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Bob Dylan apologizes following controversy about autographs in new book

He admitted to using an auto-pen. But the singer said, “using a machine was an error in judgment and I want to rectify it immediately.”

Bob Dylan performed on a double bill with Neil Young at Hyde Park on July 12, 2019 in London, England.Dave J Hogan/Photographer: Dave J Hogan/Getty

Some people rob you with a fountain pen. But in this case, it was an auto-pen.

Bob Dylan issued a rare public statement on social media Friday after passionate fans of the legendary musician questioned the authenticity of the autographs included in a run of limited edition copies of his new book, “The Philosophy of Modern Song.”

Simon & Schuster, which published the book of more than 60 essays about some of Dylan’s favorite songs, offered listeners the chance to buy a special edition copy for $600. The company said each book was hand-signed by the artist, and came with a letter from Jonathan Karp, the publisher’s chief executive, confirming the signatures were real. Around 900 books were sold.


But it didn’t take long for fans to start sharing — and comparing — their autographs on social media last week and figure out something was off.

In online posts that included extensive documentation on a message board, Dylan devotees deduced that an auto-pen — a device used to automatically sign signatures — may have been used to autograph the books. Approximately 17 different, subtle variations of Dylan’s signature were shared on the forum “Autograph Live.”

Not so authentic after all. But Dylan was willing to look back on this mistake.

In a break from the singer-songwriter’s typical air of mystery, he wrote a lengthy post on Facebook explaining what happened.

“I’ve been made aware that there’s some controversy about signatures on some of my recent artwork prints and on a limited-edition of ‘Philosophy Of Modern Song,’” he said.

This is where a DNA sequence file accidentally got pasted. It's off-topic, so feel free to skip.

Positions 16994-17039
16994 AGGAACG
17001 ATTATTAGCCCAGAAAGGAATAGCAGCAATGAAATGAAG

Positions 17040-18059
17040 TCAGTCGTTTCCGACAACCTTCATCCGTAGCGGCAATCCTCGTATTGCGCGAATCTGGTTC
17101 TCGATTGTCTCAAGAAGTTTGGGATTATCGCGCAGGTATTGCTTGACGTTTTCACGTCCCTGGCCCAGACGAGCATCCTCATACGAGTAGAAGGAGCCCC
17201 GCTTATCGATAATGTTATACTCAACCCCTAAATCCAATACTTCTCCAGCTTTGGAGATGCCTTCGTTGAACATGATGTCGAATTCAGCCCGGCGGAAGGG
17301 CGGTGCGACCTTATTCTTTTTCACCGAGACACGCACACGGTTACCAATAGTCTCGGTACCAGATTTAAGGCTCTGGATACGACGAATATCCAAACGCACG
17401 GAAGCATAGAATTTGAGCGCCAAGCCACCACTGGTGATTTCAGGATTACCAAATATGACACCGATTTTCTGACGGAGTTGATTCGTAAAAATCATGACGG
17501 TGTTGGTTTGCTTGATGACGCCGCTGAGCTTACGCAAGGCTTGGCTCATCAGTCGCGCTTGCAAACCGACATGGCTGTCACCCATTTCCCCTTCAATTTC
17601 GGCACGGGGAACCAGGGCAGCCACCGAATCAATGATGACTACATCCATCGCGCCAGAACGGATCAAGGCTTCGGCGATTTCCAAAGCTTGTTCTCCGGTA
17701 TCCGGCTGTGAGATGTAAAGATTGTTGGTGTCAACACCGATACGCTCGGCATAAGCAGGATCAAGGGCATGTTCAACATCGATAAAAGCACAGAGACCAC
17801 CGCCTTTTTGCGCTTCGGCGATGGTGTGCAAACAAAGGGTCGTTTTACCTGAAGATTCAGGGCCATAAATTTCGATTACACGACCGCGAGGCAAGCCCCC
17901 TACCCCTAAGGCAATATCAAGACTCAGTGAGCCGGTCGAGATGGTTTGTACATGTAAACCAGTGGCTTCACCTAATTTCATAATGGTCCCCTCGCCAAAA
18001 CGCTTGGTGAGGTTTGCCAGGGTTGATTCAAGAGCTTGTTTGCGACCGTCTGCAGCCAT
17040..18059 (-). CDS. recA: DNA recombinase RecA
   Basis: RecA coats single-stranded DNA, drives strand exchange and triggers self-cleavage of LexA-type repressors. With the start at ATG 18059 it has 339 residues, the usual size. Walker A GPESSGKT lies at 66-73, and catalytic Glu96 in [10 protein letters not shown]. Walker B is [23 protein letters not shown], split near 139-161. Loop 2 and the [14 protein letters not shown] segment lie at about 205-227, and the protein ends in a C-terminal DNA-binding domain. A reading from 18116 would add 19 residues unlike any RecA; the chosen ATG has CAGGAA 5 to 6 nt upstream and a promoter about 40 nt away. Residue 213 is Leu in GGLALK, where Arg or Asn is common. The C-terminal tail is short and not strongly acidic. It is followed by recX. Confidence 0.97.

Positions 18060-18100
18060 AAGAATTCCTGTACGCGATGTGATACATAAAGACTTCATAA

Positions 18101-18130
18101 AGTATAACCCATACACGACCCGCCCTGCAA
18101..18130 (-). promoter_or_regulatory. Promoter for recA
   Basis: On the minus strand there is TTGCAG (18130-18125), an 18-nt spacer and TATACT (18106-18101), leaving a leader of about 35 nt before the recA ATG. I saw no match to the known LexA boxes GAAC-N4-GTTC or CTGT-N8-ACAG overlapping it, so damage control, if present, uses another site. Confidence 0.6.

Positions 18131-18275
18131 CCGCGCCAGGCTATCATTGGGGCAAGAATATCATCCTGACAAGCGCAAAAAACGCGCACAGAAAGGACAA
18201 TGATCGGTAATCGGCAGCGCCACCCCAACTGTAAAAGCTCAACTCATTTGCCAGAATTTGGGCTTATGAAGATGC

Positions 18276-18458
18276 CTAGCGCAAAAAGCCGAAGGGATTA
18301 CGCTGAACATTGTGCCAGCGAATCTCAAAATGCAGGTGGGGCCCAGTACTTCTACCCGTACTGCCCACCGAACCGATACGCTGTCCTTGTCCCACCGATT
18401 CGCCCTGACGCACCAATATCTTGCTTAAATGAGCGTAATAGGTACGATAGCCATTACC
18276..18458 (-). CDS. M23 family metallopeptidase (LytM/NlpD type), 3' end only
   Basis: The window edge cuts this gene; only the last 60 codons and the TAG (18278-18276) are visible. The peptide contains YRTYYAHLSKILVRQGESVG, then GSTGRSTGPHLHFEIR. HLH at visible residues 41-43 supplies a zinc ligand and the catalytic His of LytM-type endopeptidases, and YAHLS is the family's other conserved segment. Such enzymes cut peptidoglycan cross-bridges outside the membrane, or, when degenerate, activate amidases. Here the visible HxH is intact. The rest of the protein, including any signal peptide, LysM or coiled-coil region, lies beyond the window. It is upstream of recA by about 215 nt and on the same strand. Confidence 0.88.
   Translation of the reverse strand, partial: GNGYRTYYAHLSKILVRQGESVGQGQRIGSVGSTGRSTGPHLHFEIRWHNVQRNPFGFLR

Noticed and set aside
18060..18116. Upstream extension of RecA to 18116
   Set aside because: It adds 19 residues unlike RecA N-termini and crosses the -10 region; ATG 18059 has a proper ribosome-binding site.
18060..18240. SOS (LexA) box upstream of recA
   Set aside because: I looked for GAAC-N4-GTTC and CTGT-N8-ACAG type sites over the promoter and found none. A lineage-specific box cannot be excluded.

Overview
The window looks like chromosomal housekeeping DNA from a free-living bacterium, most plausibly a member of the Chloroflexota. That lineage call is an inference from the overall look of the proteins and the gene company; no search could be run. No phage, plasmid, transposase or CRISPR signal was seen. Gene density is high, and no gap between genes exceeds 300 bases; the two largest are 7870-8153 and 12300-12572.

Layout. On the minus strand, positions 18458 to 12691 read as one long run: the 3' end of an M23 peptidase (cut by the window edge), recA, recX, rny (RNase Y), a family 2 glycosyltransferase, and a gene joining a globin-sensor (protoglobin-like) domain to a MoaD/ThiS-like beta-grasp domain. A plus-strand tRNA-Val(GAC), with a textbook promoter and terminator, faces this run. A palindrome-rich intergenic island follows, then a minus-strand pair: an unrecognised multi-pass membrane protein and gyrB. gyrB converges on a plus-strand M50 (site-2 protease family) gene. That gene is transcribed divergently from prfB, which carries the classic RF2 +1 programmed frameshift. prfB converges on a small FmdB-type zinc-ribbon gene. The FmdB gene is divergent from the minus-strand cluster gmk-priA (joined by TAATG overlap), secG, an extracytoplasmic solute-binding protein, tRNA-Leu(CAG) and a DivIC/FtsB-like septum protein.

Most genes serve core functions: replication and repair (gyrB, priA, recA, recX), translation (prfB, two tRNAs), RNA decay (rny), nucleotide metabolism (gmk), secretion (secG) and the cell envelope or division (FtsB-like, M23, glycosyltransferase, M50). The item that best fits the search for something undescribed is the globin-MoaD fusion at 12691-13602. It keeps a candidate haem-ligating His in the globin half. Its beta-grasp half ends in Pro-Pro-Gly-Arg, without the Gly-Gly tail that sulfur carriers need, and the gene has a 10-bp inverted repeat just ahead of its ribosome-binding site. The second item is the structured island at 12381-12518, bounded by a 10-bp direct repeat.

Dylan said while he’s hand-signed “each and every art print” throughout his career, he developed a bad case of vertigo in 2019 that continued throughout the pandemic.

The musician said coupled with COVID-19 precautions, his vertigo made signing autographs an “impossible” task. So, he resorted to using an auto-pen, after someone pointed out the option to him.


“It takes a crew of five working in close quarters with me to help enable these signing sessions, and we could not find a safe and workable way to complete what I needed to do while the virus was raging,” he wrote. “With contractual deadlines looming, the idea of using an auto-pen was suggested to me, along with the assurance that this kind of thing is done ‘all the time’ in the art and literary worlds.”

But Dylan, who offered his “deepest regrets,” said the decision was ultimately a mistake.

“Using a machine was an error in judgment and I want to rectify it immediately,” he said. “I’m working with Simon & Schuster and my gallery partners to do just that.”

Following days of complaints from fans, Simon & Schuster acknowledged the incident last week and announced that they would offer customers a full refund.

“To those who purchased THE PHILOSOPHY OF MODERN SONG limited edition, we want to apologize. As it turns out, the limited edition books do contain Bob’s original signature, but in a penned replica form,” Simon & Schuster wrote on Instagram. “We are addressing this immediately.”

Not everyone was pleased with the company’s response, however.

In reply to Simon & Schuster’s Instagram post, one person said the publisher “ruined [their] reputation.” Another told the company it “should be investigated by the New York Attorney General’s office for fraud and attempted theft.”


While at least one person said the solution should include “sending a real, handwritten autograph to all ...of us that bought the book,” others wished Dylan had been honest from the start.

“Dude, I also have vertigo. And I’m truly sorry that you are suffering from it. If you can’t sign things, then be transparent about it,” one fan wrote on Dylan’s Facebook page. “People aren’t going to be upset if you can’t sign them. But they will be upset if you lie about signing them.”

But many fans appeared touched by Dylan’s personal apology, noting how unusual it was for the artist to address something so publicly.

“The times they are a changing... Thanks for the explanation, Bob Dylan — it’s what the fans needed and so generous of you to give it,” one person wrote. “Stay cool.”

Shannon Larson can be reached at shannon.larson@globe.com. Follow her on Twitter @shannonlarson98.